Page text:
05/04/2011 04:38 pm ET Updated Jul 04, 2011

Innovative Childrens Site Sprouts Up and Blossoms in Philadelphia is the latest invention of founders, Skip Scholl, David Rivoire, and David Lennett. The new website, launched just this past Thanksgiving, is a new venture for the team designed to fill an underserved niche market for children's literature; and, most importantly, to provide information and advise parents on how to get their kids reading and what they should be reading. The team even goes one step further by pledging to share 5% of their annual profits with related non-profit children's literacy groups.

With MonkeyReader, the experienced group plans to expand its core area of children's literature with a huge selection of books, movies, and music for the entire family. The company hopes to gain a foothold in their hometown Philadelphia area first and then build a network of supporters nationally.

MonkeyReader hopes to differentiate itself from other online sellers like Amazon and Borders by creating the sense of community that one might experience in their neighborhood book shop, online.

"The large box stores and online sellers have become so impersonal, we hope to create a following of customers who see us as an alternative to the huge conglomerates, who like what we are trying to do, and appreciate what we stand for," said Scholl "MonkeyReader has a strong interest in children's literature and children's literacy, and should be a focal point for anyone interested in these areas."

"We are especially trying to appeal to kids, parents, and teachers by offering fun, content, and a great shopping experience," offered Scholl.

"When you first enter you are greeted by Captain Monkey Reader, our loveable mascot," said Rivoire. "The Captain, as we like to refer to him, is our creation: an attempt to create a fun warm character that kids will like, who will act as a guide, showing you through the different sections of the site. The Captain is a character we hope to build on in the future, as we think he has a lot of potential. He is our emissary, traveling around the world promoting the joy of children's literature. He is the face of MonkeyReader."

The site also provides a wealth of valuable content. "Many people do not know what their children should be reading, so we offer our assistance in a number of different ways, similar to getting advice from an associate in your local book shop," said Lennett.

"First we offer our recommendations, broken down by different age groups spanning from toddler to adult. We also offer books that were winners of prestigious children's literature awards such as the Caldecott Award, the Newberry Award, and the Coretta Scott King Award, spanning back to the beginning of these awards some 50 years ago." To ensure quality selections, MonkeyReader experts scour the Internet to discover the best and most objective information regarding children's literature available.

The company even developed a program for special needs children. One of the partner's is a certified reading specialist and he will personally respond to customers' questions and respond within 24 hours. is committed to public service in addition to customer service, and is welcome to participating in any related reading programs that may help to improve the tremendous problem of illiteracy. In Philadelphia alone, it is estimated that 30% of the population is illiterate to the extent that they could not complete a written job application. For this City and Country, the team believes that this is totally unacceptable. The team hopes that they can part of a solution to this crippling problem. MonkeyReader is a new member of the online community and the team is open to suggestions on how to improve it services.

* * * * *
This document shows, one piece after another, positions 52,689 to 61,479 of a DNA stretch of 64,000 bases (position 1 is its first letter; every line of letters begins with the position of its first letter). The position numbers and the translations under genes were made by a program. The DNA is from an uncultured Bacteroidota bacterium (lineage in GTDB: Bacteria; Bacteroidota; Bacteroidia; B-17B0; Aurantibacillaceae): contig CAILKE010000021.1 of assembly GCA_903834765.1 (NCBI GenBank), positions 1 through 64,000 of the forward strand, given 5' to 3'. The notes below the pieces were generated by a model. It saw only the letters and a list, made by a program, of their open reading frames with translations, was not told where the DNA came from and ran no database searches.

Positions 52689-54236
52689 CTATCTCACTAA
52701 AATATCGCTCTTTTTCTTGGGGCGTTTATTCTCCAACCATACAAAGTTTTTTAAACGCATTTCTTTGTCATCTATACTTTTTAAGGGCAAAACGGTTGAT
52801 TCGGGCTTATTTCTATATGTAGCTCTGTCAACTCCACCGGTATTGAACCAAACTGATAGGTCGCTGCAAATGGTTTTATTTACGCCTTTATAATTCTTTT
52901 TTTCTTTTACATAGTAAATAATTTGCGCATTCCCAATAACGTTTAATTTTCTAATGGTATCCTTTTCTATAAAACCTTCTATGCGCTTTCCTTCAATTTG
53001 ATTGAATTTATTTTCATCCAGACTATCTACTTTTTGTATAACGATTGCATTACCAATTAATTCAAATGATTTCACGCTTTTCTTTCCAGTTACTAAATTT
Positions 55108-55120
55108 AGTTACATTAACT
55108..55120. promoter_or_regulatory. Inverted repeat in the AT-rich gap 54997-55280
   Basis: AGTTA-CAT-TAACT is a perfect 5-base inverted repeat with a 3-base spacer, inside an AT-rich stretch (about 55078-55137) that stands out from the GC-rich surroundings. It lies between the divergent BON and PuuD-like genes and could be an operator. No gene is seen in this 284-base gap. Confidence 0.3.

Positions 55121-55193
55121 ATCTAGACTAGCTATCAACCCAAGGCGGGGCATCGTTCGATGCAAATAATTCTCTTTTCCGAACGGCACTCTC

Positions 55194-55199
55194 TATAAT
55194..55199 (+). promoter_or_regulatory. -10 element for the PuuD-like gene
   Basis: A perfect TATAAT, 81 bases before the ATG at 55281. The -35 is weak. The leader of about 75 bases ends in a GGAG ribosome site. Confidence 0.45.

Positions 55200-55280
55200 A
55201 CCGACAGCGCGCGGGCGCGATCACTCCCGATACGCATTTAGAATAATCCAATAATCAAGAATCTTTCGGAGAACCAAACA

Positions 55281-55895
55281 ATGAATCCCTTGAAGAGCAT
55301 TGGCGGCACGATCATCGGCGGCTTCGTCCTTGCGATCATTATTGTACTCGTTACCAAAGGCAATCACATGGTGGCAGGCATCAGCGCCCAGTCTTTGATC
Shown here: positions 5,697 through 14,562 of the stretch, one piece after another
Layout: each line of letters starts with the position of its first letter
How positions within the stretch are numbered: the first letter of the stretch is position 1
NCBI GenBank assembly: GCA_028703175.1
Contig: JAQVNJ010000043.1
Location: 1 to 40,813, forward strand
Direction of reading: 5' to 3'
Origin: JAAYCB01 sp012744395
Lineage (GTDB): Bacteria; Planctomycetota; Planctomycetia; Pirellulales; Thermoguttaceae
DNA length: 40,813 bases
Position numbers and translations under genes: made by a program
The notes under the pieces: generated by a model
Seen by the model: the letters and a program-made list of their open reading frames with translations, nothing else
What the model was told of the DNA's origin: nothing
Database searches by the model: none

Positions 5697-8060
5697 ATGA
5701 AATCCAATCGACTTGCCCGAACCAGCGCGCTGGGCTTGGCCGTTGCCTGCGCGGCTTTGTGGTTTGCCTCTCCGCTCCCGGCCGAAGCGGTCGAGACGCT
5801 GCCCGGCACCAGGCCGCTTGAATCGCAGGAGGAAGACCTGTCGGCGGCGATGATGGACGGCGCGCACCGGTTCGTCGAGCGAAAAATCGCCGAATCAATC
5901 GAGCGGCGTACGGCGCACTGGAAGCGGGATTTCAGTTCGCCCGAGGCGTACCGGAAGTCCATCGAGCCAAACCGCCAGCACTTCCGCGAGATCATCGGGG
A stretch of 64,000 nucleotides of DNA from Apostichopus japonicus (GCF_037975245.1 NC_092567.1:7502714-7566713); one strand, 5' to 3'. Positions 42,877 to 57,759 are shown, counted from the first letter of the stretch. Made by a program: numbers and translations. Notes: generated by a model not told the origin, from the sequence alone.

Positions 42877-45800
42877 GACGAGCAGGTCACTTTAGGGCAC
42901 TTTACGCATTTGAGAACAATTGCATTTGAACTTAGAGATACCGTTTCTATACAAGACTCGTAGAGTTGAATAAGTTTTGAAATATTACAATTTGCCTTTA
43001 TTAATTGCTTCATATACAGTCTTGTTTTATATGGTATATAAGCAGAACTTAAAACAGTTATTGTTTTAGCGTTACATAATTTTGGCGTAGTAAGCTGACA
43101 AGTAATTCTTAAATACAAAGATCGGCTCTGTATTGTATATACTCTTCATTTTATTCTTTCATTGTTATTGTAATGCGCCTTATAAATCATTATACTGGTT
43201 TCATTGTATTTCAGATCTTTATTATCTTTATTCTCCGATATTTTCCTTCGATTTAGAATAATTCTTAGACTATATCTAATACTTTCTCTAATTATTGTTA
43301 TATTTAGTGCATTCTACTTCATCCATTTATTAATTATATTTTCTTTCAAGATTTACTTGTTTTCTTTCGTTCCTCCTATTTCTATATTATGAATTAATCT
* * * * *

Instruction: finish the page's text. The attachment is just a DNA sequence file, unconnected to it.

Ultimately, price, selection, and availability are areas where MonkeyReader excels. The firm has affiliated itself with one of the largest wholesale book distributors in the world and a true veteran in the industry, Baker and Taylor, to handle customer service. The website is scaled so massive orders can be met instantaneously.

"We can handle any volume whether it is one book a day or 1,000 or more," said Scholl. "In terms of price, we are now offering 35% off retail on virtually all of our products. While the big box stores may beat our price on a few of their loss leaders, when you look across the board at our prices and low shipping costs, we are the best in quality, and the least in cost. In terms of selection, we have over a million products. If we do not have what you're looking for, you will probably not be able to find it anywhere."

A variety of choices are apparent when a new user views New York Times best sellers, favorite movies, and TV programs are all available. Company founders hope this variety makes MonkeyReader popular for the entire family.

Another area of importance to MonkeyReader is the desire to be socially responsible. Not only to provide good content, and value, but to actually give something back to the greater Philadelphia community. For MonkeyReader this desire has translated into a corporate commitment to share five percent of the firm's annual profit with non-profit children's literacy organizations.

"We are hoping that our 5% commitment turns out to be a substantial contribution, because that will mean not only that we are doing good business, but also that we are making a considerable difference in the fight against illiteracy," said Lennett.

"We know that there are many worthy non-profit children's literacy organizations right here in the Philly area that are having a hard time making it, and in this financial environment, corporate contributions are way down," added Rivoire. "We hope to become a new sustainable model for corporate philanthropy."